NCUA details potential uses for COVID-19 emergency grants, loans to low-income credit unions

The federal credit union regulator Monday afternoon announced that of the money allocated for this year’s revolving loan fund activities, $4 million is designated for loans and $800,000 for grants so credit unions can help members, businesses, and communities facing economic hardships due to the coronavirus (COVID-19) pandemic.

The NCUA’s Office of Credit Union Resources and Expansion (CURE), the agency said, will award grants and loans to low-income credit unions to:

  • Provide assistance to schools with children in need, including providing breakfast and lunch;
  • Provide assistance to elderly members needing food and medication delivery services;
  • Offer rental, mortgage, and utility payment assistance to members such as entrepreneurs, small business owners, and hospitality and service industry employees;
  • Offer loan payment relief to affected members;
  • Develop a new product or service for affected members, such as offering preloaded cards; or
  • Cover costs associated with moving credit union operations to remote locations: laptops, software, and short-term rentals.

The loans and grants are provided by the Community Development Revolving Loan Fund (CDRLF), one of the NCUA’s four permanent funds. As reported earlier Monday, eligible credit unions may apply for the COVID-19 Emergency Response grants or loans now through May 22.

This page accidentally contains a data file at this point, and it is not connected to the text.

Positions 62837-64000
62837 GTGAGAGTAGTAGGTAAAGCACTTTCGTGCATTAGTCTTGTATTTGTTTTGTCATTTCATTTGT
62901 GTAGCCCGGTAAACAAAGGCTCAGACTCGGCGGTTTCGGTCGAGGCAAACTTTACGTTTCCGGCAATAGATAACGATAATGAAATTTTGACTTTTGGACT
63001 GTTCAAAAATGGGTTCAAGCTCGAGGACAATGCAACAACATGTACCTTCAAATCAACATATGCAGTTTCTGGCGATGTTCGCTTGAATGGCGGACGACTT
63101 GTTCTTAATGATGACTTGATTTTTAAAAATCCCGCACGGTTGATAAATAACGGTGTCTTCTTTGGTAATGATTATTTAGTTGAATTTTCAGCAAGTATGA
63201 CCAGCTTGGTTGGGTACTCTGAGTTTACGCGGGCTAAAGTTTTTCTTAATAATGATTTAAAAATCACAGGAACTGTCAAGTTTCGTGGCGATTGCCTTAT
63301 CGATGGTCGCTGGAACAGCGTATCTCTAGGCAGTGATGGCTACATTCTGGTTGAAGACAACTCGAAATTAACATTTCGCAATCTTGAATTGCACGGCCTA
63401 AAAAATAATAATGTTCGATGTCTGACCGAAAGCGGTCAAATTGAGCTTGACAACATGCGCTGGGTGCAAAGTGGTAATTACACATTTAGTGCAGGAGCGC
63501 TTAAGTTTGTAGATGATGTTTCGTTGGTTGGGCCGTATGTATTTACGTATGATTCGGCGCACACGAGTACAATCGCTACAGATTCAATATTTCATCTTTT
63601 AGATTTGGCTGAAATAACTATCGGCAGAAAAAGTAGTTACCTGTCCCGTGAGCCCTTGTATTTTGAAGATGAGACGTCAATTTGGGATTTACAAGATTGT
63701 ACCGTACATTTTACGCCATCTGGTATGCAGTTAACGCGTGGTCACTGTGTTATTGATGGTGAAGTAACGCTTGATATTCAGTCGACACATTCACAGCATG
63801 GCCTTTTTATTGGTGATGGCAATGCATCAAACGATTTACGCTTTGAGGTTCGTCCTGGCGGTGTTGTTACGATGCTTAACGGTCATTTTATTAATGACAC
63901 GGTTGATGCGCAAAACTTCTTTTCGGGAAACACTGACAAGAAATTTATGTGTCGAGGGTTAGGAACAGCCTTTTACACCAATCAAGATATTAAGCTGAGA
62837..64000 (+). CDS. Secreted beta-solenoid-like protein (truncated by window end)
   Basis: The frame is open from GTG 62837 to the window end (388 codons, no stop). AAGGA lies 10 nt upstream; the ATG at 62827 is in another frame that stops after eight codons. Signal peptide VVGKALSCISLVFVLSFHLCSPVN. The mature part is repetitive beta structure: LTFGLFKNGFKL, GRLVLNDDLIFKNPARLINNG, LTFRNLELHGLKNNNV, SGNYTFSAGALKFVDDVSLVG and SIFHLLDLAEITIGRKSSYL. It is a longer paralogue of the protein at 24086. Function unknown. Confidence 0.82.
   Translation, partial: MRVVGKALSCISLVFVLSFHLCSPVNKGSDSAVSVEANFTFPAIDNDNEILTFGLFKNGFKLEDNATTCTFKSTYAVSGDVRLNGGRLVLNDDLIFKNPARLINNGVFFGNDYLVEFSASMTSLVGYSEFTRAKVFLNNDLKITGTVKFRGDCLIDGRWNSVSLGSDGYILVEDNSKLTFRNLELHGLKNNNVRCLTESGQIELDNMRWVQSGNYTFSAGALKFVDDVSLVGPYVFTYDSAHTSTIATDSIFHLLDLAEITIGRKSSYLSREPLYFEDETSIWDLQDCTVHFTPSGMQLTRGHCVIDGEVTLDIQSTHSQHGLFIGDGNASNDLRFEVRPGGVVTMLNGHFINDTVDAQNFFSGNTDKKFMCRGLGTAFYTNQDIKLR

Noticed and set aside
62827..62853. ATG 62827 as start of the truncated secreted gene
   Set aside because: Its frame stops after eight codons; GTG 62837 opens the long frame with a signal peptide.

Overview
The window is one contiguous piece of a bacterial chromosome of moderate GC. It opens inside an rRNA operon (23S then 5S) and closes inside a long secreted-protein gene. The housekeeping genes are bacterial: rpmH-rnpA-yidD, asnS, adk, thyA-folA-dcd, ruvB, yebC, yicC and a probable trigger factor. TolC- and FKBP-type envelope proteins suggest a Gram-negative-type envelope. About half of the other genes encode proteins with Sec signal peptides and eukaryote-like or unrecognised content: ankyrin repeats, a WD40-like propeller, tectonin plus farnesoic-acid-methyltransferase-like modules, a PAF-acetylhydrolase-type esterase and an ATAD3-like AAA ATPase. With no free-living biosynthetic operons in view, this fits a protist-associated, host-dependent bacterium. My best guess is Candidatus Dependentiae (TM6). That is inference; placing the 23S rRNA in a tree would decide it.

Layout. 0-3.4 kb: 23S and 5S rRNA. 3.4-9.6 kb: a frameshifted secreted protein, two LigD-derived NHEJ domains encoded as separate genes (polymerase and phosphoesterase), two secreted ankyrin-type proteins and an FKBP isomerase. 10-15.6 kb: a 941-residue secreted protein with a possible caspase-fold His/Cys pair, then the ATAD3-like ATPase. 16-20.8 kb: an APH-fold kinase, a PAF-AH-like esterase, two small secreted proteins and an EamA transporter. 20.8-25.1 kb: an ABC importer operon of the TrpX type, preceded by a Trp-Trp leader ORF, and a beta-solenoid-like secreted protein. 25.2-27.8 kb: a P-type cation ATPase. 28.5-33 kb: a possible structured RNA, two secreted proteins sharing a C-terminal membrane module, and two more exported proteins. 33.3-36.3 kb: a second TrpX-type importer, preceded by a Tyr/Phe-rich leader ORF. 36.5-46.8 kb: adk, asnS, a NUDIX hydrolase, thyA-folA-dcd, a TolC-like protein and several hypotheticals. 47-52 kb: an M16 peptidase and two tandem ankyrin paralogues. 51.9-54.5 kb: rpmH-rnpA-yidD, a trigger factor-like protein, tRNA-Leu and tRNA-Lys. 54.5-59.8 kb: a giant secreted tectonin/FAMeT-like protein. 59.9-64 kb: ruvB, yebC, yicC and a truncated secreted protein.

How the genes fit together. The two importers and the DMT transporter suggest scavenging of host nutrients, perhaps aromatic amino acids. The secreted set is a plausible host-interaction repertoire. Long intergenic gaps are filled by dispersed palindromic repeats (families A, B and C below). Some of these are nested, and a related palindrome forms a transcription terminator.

In today’s announcement, the NCUA said the COVID-19 emergency loans have a maximum award of $250,000 and will mature in three years. “There will be no interest rate applied to loans awarded under this initiative throughout the full term of the loan,” the agency said. All loans must be repaid to the NCUA regardless of how they are accounted for by the credit union, and the entire principal is due at maturity. There is no penalty for principal prepayment. Principal prepayments may be made as often as monthly.

COVID-19 grants, with a maximum award of $10,000, will be awarded on a rolling basis throughout the open application period. Minority depository institutions and credit unions with less than $100 million in assets will receive priority, the agency said. Awards will be made on a first-come, first-serve basis until the allocated funds are fully exhausted.

The NCUA says that credit unions with questions should contact CURE by email at

Guidelines for COVID-19 emergency fund initiative

Apply via NCUA’s CyberGrants portal

RR: $8.5 million available to low-income credit unions through revolving fund; COVID-19 response among permitted uses (March 31, 2020)